Asia Pacific | FOCUS

In MH370 search, Malaysia, Australia put aside robust history of rancor and barbed comments

Nations share robust history of barbed comments

AP, Reuters

The leaders of Malaysia and Australia have used warm and glowing terms to assure the world that their partnership in the desperate hunt for a missing airliner is built on a firm and abiding friendship. But it is also an odd-couple relationship that has proved brittle in the past and has been blighted by hostility, rivalries and cultural misunderstandings.

It has been a long time since an Australian leader accused Malaysia of being “barbaric” or since a Malaysian official offered a snide comment about Australia’s origins as a British penal colony. And the countries appear to have recovered from a more recent tiff set off by Australian Prime Minister Tony Abbott’s party when it was in the opposition.

During a visit to Australia last week, Malaysian Prime Minister Najib Razak stood shoulder to shoulder with Abbott and inspected the headquarters of the multinational search of the southern Indian Ocean.

“Our nations are long-standing friends who work very well together and, to use the Australian term, we’re good mates,” Angus Houston, the former Australian defense chief who heads the search coordination center, told the Malaysian leader.

Malaysia, where the missing Malaysia Airlines plane was registered, officially runs the search, but Australia, which is closest to the plane’s suspected location, is tasked with coordinating the effort.

Australian officials said Friday they are confident they know the approximate position of the plane’s flight recorders, although the head of the agency coordinating the search said that the latest “ping” signal, which was captured by a listening buoy on Thursday, was not related to the plane.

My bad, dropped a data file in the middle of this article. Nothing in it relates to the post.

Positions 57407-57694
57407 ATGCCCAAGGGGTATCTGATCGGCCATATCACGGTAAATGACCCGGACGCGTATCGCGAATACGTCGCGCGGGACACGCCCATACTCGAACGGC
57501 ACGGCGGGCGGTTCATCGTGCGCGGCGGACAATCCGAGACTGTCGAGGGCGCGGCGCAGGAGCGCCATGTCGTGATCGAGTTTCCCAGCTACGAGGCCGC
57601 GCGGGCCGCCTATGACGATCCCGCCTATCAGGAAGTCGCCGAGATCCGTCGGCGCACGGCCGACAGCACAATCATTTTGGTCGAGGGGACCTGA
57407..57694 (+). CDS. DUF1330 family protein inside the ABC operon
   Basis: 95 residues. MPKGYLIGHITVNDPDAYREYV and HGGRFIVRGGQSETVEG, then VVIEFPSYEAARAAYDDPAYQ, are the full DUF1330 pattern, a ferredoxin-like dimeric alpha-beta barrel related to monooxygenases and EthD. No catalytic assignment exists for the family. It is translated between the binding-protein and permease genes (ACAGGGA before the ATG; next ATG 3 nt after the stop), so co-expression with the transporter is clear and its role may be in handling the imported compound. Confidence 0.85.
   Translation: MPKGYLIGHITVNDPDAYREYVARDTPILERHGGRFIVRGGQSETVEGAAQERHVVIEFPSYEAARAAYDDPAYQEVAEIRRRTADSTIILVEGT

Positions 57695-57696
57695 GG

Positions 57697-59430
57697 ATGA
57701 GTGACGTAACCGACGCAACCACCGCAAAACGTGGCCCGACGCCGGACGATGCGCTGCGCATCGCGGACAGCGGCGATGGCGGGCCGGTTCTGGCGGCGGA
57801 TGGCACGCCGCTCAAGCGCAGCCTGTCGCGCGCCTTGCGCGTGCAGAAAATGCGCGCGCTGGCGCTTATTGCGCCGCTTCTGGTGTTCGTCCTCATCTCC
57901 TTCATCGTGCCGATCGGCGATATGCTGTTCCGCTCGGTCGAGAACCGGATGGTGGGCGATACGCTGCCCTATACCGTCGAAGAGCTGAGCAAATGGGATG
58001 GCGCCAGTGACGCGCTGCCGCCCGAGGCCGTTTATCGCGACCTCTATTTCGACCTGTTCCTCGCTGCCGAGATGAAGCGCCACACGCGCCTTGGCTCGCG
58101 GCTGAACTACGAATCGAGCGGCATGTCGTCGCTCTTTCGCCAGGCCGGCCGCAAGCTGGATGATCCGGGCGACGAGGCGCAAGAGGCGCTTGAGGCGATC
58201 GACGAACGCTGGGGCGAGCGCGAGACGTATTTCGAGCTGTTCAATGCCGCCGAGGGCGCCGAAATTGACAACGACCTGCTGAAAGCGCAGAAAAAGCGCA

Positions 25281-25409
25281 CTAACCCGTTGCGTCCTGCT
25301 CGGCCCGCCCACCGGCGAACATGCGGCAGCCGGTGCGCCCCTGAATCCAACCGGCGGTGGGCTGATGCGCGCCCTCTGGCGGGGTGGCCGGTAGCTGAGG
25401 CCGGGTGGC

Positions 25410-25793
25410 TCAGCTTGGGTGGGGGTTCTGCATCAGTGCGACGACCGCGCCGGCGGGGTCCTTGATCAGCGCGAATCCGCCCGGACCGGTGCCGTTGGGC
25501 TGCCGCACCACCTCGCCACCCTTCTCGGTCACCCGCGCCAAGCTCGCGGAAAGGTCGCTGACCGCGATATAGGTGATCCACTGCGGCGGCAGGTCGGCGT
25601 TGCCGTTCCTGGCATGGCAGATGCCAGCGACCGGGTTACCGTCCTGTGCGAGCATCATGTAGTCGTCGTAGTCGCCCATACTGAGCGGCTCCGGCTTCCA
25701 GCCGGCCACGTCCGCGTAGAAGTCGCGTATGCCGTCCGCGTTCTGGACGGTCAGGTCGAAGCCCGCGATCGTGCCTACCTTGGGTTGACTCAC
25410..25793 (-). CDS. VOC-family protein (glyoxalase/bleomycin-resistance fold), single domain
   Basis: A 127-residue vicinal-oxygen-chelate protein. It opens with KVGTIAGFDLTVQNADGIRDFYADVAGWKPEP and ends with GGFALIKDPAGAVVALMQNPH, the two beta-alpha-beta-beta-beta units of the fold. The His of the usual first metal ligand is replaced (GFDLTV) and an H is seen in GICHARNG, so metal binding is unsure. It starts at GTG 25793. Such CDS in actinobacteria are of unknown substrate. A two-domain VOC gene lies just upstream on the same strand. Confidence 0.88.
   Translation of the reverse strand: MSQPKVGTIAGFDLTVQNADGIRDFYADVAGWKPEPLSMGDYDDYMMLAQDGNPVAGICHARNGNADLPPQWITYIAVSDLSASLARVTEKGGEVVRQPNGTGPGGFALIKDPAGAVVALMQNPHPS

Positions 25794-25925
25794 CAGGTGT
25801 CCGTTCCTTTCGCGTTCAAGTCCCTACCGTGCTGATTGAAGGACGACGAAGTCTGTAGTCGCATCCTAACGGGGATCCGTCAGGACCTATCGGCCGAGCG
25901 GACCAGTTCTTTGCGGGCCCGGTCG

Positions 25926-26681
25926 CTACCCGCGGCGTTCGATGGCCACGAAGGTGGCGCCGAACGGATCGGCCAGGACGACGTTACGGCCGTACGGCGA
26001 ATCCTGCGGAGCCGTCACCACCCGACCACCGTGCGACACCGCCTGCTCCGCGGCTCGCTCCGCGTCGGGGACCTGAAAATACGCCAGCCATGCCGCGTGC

Political observers agree that the bilateral relationship has been in good shape for most of the past decade since Malaysian Prime Minister Mahathir Mohamad, a vocal critic of Australia and Western interests, ended his 22-year reign in 2003.

Relations chilled for years after Australian Prime Minister Bob Hawke condemned as “barbaric” Malaysia’s execution of two Australian heroin traffickers in 1986. Kevin Barlow and Brian Chambers became the first Westerners to be hanged under Malaysia’s tough anti-drug laws, and Mahathir had insisted they get no special treatment.

Australia bars capital punishment, but Malaysia found its intervention insulting and insensitive.

Mahathir downgraded relations with Australia and canceled official visits in 1990, when his government took exception to a Australian TV series. “Embassy,” which ran for three seasons, was set in a fictional Southeast Asian Muslim country; Malaysia considered it to be veiled criticism from a government-funded broadcaster.

In 1993, Hawke’s successor, Paul Keating, described Mahathir as “recalcitrant” for boycotting the inaugural leaders’ summit of the Asia-Pacific Economic Cooperation, an Australian initiative. Mahathir replied with a criticism of Australians’ “lack of manners.”

Leaders in his government and opposition figures then escalated the war of words. “What do you expect from a leader whose forefathers were ex-convicts and social discards?” asked Nik Abdul Aziz, premier of the opposition-led state of Kelantan.

The dustup led Malaysia to ban Australian radio and TV broadcasts and commercials, cutting off millions of dollars in revenue. Malaysian students were barred from attending 12 Australian universities. Weeks later, Keating eased tensions and headed off threats of a bilateral trade war.